Stuart White

My favourite book of recent times is Red Rising by Pierce Brown. NYT number 1 bestseller and generally gorydamn brilliant. The opening line is this – images.jpeg

‘I would have lived in peace but my enemies brought me war.’

This one, simple sentence does so much – not only does it immediately tell us the main theme in the book and set us up for everything that happens after, it tell us the number one thing I think a good opening sentence (or paragraph or at least page) needs and that is to show the reader what our main character wants. Then the reader can decide if they want to follow the character.

It’s like the difference between a salesman who tries to sell you a car by telling you all about his previous sales, giving you a description of his home and telling you how many kids they have and the salesman who starts by only telling you about the car that YOU want to buy.
After all, every novel/story is for the reader – this isn’t the time to show off your descriptive writing or telling us about anything else other than the main character and what they want.
In addition this line does a number of other things which make it a compelling opener.

  • Inherent conflict – both externally (the war) and internally (he wants peace not to fight).
  • Characterisation – shows us what kind of person the main character (Darrow) is. Many readers will be able to relate to that. Not many would rather go to war than live in peace.
  • The surrounding environment/society is unstable. It’s on the brink of war. The society is divided. Something big has happened to cause this rift/divide.

Now, this book is actually a futuristic/sci-fi novel of epic proportions and the trilogy moves across the solar system, as this war builds and builds to an incredible crescendo, but that is not even mentioned in line 1. There is no need. The author knows that all he has to do is give us a relatable character with a relatable goal/want/need in a relatable situation with inherent conflict. He doesn’t mention Mars or the future because he wants to hook as many readers as possible. Now, when these elements are mentioned some may close the book, but many others, who might not have read it usually, will stay with it, because everything is set up in that opening line.

Red Rising is the first of a trilogy by Pierce Brown. Check it out here

Sue McGlone 

‘The past is a foreign country: they do things differently there.’14650245_10211026648373199_8688601126808712304_n

I make no apologies for picking a classic and much quoted first line.
I first read L.P. Hartley’s ‘The Go Between’ when I was about twelve. Leo’s words wormed their way into my mind and have never gone away. It was – strike that – it is still, one of those lines that makes me want to write. If I ever come close to penning something so perfect (obviously followed by a worthy story), I will die happy!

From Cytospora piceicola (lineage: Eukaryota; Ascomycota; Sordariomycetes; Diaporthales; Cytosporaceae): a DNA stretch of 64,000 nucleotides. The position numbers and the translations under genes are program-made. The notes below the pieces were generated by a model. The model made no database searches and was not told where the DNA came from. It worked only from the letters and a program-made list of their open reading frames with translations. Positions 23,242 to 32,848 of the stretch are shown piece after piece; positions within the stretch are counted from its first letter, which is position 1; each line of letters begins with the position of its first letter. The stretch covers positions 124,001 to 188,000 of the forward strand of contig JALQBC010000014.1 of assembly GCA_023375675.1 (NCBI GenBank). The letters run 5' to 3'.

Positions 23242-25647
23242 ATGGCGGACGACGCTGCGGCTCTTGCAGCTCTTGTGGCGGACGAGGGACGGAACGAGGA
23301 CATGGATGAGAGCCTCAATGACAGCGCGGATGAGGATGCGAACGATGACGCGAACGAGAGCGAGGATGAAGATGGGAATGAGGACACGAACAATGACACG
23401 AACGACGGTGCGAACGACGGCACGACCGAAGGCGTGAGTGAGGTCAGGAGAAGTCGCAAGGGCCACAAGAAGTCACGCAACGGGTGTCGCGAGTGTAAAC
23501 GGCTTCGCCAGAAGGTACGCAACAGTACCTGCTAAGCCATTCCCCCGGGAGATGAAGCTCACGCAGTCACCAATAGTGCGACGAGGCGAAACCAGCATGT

The reason this philosophical opener works for me, is not just the metaphor that we can all empathize with – there’s often something about our memories that’s intangible and lost in translation – but that it immediately compels me to want to find out what has specifically happened in the narrator’s journey to make him personally feel this way.

The use of the pronoun ‘they,’ creates a barrier or distance made up of more than just time. We feel as though the narrator is including his own character among the ‘them’ of the past. What could have happened, either then, or at some point between now and then, to cause this need for such detachment? There’s your conflict already.

The line really offers us a premonition of everything that follows. There is loss in there somewhere and one way or another we sense this is going to be painful ride.

S. Molloy

I’ve chosen Mornings in Jenin by Susan Abulhawa51bDK+PLQ1L._SX321_BO1,204,203,200_.jpg. It begins:

‘Amal wanted a closer look into the soldier’s eyes, but the muzzle of his automatic rifle, pressed against her forehead, would not allow it.’

The genius here for me is that the second half of the sentence quickly turns the first half on its head, challenging the reader to rethink quickly formed assumptions. We may think Amal is looking into his eyes for any number or reasons: perhaps he’s dead; perhaps it’s a romantic situation. Then we realise these possibilities are certainly not the case. Straight away we know Amal is in real danger. How has this come about? Why does she want to look into the soldier’s eyes, does she know him? Can she escape? Will he pull the trigger? Already, we care about her. And so we are drawn into this extraordinary and beautiful story. For me, this opening sentence has done a huge amount of work . . . and then some.

Mich Kenney

51cbT+GGXaL.jpg

So, I have two of these opening lines jostling for attention.

The first is a bit of a classic, sorry, just can’t resist it, especially as I once played Mrs De Winter in a cute (aka very bad) local adaptation of Du Maurier’s Rebecca.

‘Last night I dreamed I went to Manderley again….’ 

Poignant, evocative, full of suspense and mystery. I hear it and I’m there, tweeds and all. Enuf said.

My second and much more YA focused choice is taken from 61fbKrpIT0L.jpgLucy Christopher’s ‘Stolen’. Her first lines are:

‘It happened like this. I was stolen from an airport. Taken from everything I knew, everything I was used to. Taken to sand and heat, dirt and danger. And he expected me to love him.’

Ok, so a couple more lines than asked
for but the intense drama!!
I had to know how this was even possible – and the answer is really terrifying because the author makes it totally believable. It’s an unputdownable page-turner of a book. One of those that even gets you questioning yourself by the end.

Part 2 will feature more on opening lines from The Scribblers and our first ever vlog.